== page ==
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GERMAN WORD OF THE DAY

German word of the day: Verwursten

This funny-sounding word can refer to much more than just a sausage

The verb 'Verwursten' has many meanings beyond making a piece of meat.
The verb 'Verwursten' has many meanings beyond making a piece of meat. Photo credit: Francesco Ungaro / Unsplash + Nicolas Raymond / flickr

Why do I need to know verwursten?

The funny sounding word verb verwursten (which sounds like this) is a term referencing a very German product (the Wurst) but with a myriad of uses beyond just sausages.

What does it mean?

Verwursten can literally mean to mix together ingredients to make a Wurst (sausage) – or anything resembling it. Manufacturers of fake meat products can also “verwursten” tofu, tempeh and the likes to make a more palatable substitute for vegetarians.

Yet it’s also slang for slapping together a bunch of ingredients – or elements of something – to make a final product. It is similar to the word verarbeiten, or to process. 

A songwriter might take aspects of a story and verwursten it into their lyrics, as could a film writer with their movie.

Where does it come from?

Not surprisingly, the word stems from the world-famous Wurst, with which Germans profess a love-hate relationship. The sausage is a staple cuisine in many parts of the country, whether Blutwurst or the Currywurst common in the capital. 

READ ALSO: Currywurst: The Berlin dish that wouldn’t exist without the British 

But despite its ubiquity, it’s not considered to be the highest quality meat around. Like its American equivalent, the hotdog, the Wurst is a processed food made up of several ingredients. Give or take, it’s mostly composed of muscle meat, salt, various spices and perhaps some intestines or other (not so) savoury parts.

A woman sells various types of Wurst at a market in Berlin-Schöneberg in May.

A woman sells various types of Wurst at a market in Berlin-Schöneberg in May. Photo: picture alliance/dpa | Christoph Soeder

The sausage was recently caught up in a nationwide controversy when an investigation revealed that some Wurst products were being ‘verwurstet’ from ingredients that don’t usually belong in the recipe.

READ ALSO: The seven best and seven ‘Wurst’ German dishes

Here is how it’s useful

Ein veganer Aufschnitt wird von Soya und Zwiebeln verwurstet.

Vegan cold cuts are being made out of soy and onions.

Sie haben diese gespannte Geschichte in einem Film verwurstet. 

They made a film out of this suspenseful story. 

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GERMAN LANGUAGE

Kätzchen and Büchlein: How to make German words smaller

German grammar is notoriously difficult. But the diminutive form – used to express a smaller version of the noun - is surprisingly straightforward.

Kätzchen and Büchlein: How to make German words smaller

Diminutives are forms of words that are used to express a smaller, younger or even cuter version of a noun. They are used a lot in German, so it’s definitely worth getting to know how they work.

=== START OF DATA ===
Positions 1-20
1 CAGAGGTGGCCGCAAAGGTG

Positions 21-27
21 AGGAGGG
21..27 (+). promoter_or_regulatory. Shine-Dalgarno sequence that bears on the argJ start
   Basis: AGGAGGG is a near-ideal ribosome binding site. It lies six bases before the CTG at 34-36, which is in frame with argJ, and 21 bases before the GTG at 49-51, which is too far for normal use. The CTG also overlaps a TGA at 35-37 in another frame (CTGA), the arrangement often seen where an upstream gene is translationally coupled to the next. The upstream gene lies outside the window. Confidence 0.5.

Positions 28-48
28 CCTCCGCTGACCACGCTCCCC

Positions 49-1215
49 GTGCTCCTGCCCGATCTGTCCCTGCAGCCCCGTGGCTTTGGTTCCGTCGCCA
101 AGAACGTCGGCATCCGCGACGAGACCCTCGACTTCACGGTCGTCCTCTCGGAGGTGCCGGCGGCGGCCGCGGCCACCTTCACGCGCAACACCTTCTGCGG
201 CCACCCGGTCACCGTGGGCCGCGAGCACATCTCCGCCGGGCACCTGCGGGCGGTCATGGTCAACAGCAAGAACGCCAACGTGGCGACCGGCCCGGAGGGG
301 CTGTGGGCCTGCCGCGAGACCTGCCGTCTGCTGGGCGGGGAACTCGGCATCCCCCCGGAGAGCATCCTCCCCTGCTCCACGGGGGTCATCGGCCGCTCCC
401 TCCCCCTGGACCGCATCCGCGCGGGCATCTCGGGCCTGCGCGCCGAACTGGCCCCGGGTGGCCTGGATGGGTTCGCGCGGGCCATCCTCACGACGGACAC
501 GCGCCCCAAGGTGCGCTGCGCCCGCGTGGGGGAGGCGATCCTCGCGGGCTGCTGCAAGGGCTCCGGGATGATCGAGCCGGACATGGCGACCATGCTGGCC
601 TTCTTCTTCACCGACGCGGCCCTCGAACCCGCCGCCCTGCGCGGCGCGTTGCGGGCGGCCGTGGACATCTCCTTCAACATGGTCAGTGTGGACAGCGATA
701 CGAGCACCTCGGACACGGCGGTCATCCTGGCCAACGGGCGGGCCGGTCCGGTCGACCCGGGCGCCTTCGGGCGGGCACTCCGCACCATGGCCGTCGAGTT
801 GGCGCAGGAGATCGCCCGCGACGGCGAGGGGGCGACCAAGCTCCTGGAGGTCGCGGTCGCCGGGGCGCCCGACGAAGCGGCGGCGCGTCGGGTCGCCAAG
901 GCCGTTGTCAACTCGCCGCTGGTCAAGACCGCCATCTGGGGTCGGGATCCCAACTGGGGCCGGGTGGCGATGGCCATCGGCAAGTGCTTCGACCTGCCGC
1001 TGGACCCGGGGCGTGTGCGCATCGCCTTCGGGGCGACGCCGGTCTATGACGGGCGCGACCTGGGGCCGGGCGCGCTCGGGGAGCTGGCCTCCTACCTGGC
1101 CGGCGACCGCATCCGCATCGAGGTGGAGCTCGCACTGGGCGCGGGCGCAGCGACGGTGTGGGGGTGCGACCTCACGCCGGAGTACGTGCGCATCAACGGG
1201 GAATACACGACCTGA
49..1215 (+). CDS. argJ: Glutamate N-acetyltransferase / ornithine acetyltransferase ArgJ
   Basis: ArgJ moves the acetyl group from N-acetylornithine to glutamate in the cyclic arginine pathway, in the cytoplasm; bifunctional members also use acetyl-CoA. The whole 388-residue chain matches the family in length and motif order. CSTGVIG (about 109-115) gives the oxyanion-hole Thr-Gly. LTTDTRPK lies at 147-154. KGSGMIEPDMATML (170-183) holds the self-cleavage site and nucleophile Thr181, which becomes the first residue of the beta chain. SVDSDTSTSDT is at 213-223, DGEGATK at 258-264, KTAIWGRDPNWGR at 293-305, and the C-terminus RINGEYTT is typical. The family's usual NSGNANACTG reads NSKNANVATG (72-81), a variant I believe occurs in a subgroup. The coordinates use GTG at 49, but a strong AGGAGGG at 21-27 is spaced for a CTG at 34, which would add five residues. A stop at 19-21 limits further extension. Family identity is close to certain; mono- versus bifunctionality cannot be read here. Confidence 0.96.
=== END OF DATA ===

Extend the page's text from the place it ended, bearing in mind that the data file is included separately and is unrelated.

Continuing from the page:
In English, words often become diminutive by adding the suffix -let (e.g. drop becomes droplet, book becomes booklet). In German, the diminutive form (also called die Verkleinerungsform) is made by adding either -chen or -lein to the end of the word:

das Tier → das Tierchen

the animal → the little animal

der Stern → das Sternchen

the star → the little star

READ ALSO: EXPLAINED: How to pick the right German language school for you

Nouns with a, o, and u change their vowel to ä, ö, and ü. The e at the end of the word is usually dropped.

die Katze → das Kätzchen

the cat → the kitten

die Torte → das Törtchen

the cake → the little cake

die Blume → das Blümchen

the flower → the little flower

A selection of little Törtchen on a table.

A selection of little Törtchen on a table. Photo: picture alliance/dpa/dpa-tmn | Catherine Waibel

The diminutive with -lein is used for words ending in -ch:

der Tisch → das Tischlein

the table →  the little table

das Buch → das Büchlein

the book → the little book

As you might have noticed, regardless of which gender the main noun is, the diminutive form is always neuter. See – told you it was simple!

Can you make any word a diminutive?

Pretty much. You can add the ending to any noun in German that is not itself a diminutive, e.g. Häschen (bunny) and Eichhörnchen (squirrel).

Common diminutives

There are many common German words that are diminutive, some of which you have probably been using without even realising it.

das Brötchen for example is the diminutive version of das Brot and means little bread.

das Mädchen, meaning girl, is actually a diminutive of the antiquated word die Magd meaning maid.

And lastly: Hallöchen! is a cute way to say hello there!

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